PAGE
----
Bethlehem checkpoint the Israeli side:  More and more people are put into the “cage”

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Claire Oren Translator:  Charles K.

Fourth Friday of Ramadan




Bethlehem checkpoint – the Israeli side

The road is blocked as usual.  It’s possible to park on the side of the road, in front of the police roadblock.

Lines of buses in both directions.  Stewards direct people where to stand, which bus to take, ensure each bus is filled before it leaves.  As in recent years during Ramadan, men and women leave together from the central plaza through the open gate leading straight to the bus area.  It feels as though many fewer people have come, at least compared to Ramadan last year.

I walk to the regular exit where I’ll stand during most of my shift.  Eight soldiers stand there, some from the Border Police, some from other units.  At first they try to move me away but eventually, after checking with a superior officer by phone, they allow me to remain.

Next to the gate, in the newly-built portion, a sort of cage has been created and I see a few people inside.  I ask one of the soldiers who explains they’re people who’ve been blacklisted by the Shabak.  I ask why they’re not allowed to go home if they’re not permitted to enter Jerusalem, and how long will they be detained – he says that if they’re allowed to return to Bethlehem they’ll just try again to cross.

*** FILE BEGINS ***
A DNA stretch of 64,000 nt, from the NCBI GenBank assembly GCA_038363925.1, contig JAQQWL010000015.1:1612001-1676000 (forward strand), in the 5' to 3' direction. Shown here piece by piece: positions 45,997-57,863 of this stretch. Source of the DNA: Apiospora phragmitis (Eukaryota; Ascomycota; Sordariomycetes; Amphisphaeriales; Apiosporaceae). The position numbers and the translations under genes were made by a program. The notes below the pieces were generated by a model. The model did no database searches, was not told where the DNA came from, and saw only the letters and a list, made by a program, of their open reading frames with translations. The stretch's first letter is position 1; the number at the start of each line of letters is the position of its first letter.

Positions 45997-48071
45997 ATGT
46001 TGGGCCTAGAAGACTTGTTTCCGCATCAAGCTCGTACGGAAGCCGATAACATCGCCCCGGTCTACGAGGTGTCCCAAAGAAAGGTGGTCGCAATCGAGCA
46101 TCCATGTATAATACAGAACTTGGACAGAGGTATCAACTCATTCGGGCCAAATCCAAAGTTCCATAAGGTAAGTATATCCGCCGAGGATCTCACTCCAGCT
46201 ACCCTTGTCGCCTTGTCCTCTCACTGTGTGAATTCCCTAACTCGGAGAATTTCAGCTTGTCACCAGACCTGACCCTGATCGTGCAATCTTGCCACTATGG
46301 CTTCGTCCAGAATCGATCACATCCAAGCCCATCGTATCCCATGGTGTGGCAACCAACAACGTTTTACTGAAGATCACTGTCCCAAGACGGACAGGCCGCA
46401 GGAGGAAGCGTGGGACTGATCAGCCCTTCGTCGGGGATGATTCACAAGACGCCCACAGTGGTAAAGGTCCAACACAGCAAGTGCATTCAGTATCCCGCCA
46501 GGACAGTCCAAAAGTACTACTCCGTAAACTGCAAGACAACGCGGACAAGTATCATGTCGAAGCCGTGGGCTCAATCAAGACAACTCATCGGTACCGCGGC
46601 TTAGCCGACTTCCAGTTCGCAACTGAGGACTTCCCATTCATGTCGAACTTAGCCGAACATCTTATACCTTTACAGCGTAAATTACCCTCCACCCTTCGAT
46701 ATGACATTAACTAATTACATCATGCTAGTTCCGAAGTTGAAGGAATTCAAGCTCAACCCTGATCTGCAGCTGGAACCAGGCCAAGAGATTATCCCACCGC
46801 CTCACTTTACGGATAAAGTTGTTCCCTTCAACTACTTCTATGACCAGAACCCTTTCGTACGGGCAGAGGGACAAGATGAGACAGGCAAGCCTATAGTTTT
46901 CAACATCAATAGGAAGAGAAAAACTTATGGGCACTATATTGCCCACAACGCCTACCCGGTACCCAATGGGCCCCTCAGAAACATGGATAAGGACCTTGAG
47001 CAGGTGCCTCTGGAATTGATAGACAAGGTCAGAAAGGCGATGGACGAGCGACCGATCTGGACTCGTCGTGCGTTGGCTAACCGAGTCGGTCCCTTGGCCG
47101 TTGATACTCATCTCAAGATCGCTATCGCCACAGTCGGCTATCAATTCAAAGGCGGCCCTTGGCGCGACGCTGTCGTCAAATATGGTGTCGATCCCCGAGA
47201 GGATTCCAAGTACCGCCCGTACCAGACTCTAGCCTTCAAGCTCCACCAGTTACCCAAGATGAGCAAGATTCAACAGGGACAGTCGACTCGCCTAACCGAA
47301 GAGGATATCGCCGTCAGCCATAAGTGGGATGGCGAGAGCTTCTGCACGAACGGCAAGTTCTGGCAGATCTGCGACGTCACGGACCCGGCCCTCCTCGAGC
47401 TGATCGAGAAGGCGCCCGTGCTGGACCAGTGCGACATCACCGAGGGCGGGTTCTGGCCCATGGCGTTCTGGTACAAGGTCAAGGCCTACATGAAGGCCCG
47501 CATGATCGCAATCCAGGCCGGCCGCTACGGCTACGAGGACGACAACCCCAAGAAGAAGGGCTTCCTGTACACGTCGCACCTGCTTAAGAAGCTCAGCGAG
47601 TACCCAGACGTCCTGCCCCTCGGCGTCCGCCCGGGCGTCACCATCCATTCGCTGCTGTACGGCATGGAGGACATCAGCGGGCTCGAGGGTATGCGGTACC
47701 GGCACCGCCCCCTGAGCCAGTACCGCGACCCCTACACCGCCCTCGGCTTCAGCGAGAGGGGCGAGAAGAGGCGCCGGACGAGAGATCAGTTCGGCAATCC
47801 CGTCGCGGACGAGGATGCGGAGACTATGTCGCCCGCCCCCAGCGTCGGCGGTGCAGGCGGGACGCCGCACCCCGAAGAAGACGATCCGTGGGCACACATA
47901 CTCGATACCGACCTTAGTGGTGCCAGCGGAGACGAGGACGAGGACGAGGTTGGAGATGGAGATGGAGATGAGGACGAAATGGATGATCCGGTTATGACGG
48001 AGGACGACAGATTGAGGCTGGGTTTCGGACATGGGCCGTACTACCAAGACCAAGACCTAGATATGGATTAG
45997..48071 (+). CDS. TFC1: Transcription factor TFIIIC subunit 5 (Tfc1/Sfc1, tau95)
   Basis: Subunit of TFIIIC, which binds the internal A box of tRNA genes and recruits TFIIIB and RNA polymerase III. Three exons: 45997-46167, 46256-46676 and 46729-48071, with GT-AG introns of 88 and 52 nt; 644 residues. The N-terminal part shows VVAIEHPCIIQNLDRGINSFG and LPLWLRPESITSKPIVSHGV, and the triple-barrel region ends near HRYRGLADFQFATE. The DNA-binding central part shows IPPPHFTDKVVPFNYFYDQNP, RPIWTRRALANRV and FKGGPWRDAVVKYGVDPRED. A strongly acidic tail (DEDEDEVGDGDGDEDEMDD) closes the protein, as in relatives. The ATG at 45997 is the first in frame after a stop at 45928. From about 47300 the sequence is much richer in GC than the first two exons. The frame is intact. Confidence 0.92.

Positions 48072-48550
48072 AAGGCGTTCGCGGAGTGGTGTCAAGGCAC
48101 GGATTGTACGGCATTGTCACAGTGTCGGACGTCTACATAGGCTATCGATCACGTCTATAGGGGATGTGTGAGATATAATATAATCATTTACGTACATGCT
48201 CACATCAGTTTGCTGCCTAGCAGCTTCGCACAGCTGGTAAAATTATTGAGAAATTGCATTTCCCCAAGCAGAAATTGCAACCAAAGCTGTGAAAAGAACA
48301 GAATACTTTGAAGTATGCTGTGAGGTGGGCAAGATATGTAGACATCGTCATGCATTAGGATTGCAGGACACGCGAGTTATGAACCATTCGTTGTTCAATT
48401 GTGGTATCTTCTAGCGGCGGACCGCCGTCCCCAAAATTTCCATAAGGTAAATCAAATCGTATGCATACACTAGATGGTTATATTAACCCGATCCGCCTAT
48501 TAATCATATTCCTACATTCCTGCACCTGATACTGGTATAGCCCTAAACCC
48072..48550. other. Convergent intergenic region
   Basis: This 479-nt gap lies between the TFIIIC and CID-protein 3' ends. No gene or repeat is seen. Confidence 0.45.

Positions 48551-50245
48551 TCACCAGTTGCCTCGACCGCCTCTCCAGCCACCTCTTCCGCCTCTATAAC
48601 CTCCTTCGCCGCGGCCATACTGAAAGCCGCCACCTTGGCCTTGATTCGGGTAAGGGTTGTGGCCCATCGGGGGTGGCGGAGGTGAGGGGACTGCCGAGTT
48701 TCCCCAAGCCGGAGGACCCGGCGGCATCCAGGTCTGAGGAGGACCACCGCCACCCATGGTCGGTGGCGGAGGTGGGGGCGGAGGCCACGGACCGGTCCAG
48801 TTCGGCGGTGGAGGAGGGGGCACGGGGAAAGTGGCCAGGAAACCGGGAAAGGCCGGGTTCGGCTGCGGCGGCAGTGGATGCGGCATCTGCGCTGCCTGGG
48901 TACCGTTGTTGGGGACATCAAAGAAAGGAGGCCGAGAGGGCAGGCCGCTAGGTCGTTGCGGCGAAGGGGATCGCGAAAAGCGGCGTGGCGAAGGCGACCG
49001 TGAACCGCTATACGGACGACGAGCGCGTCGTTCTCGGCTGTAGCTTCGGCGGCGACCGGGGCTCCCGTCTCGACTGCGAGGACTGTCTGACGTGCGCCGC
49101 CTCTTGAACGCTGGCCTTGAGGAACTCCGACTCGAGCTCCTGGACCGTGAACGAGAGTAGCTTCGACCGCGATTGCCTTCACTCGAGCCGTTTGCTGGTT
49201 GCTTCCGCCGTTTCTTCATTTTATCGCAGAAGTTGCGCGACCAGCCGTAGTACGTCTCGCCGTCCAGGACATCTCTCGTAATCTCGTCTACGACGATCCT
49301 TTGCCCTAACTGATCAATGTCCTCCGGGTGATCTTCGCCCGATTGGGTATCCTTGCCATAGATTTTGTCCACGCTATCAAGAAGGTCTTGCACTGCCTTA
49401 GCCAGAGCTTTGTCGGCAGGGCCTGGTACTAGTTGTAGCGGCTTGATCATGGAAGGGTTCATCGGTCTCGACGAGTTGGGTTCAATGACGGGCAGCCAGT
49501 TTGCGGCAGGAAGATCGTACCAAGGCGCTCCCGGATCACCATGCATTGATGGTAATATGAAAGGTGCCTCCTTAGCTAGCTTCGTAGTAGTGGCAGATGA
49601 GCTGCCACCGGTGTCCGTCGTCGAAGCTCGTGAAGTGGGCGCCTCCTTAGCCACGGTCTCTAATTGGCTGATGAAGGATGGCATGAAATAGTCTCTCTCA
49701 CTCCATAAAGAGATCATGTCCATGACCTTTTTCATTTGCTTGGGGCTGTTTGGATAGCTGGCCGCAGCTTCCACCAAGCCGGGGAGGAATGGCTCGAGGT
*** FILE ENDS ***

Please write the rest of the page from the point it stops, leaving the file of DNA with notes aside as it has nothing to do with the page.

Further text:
What would you or I do in their place?
I’d jump over the wall!  the soldier replies

Every minute, or even more frequently, another person is put in the “cage.”
Really, how long will you hold them there?
We’re waiting for a bus that will take them to Husam.

And they in fact wait until the number reaches 50, remove them from the cage, return their ID cards and send them escorted by two soldiers to board a bus. Thus the cage fills and then empties, again and again.  Some of them are very elderly, and there are also some children.  People ask, none of them know why they’re not allowed through.  A soldier fluent in Arabic tells them:  Why are you asking me – it’s the Shabak.  I have no idea – do I look like the Shabak?

There’s a report that people have stopped arriving from Bethlehem.  One officer claims that the Palestinian police stopped people crossing on the Palestinian side.

Again people arrive and each minute one or two are placed in the cage.  A Palestinian tells me: Only once, 28 years ago, during the Stones Intifada, I was jailed in Israel for a few months.  I was 18.  Never since.  And today, suddenly, I’m not allowed to go and pray! Another says: I travel frequently, I have a permit to work in Israel and I also travel to Jordan.  They always check my documents and they’re in order.  And suddenly I’m not allowed to cross, with no explanation.  What’s going on here?!  And another tells me: Look where they put me.  I came with my two daughters, aged 12 and 14, who were allowed to go through, but how will they manage by themselves?!

A man aged about 45, with a boy aged 10-12, are put in the cage?  A handsome, gentle, angry boy.  The father addresses the soldier:  “Let me go through, for the boy at least…”  The soldier who speaks Arabic decides to return one group to Bethlehem.  Most are eldery and complain they’re tired (at least the cage isn’t in the sun, but of course there are no chairs or benches.  People sit on the ground.)  The soldier opens the cage’s inner gate and leads its occupants into the building and they suddenly appear on the external steps above the cage and descend to the other side toward Bethlehem.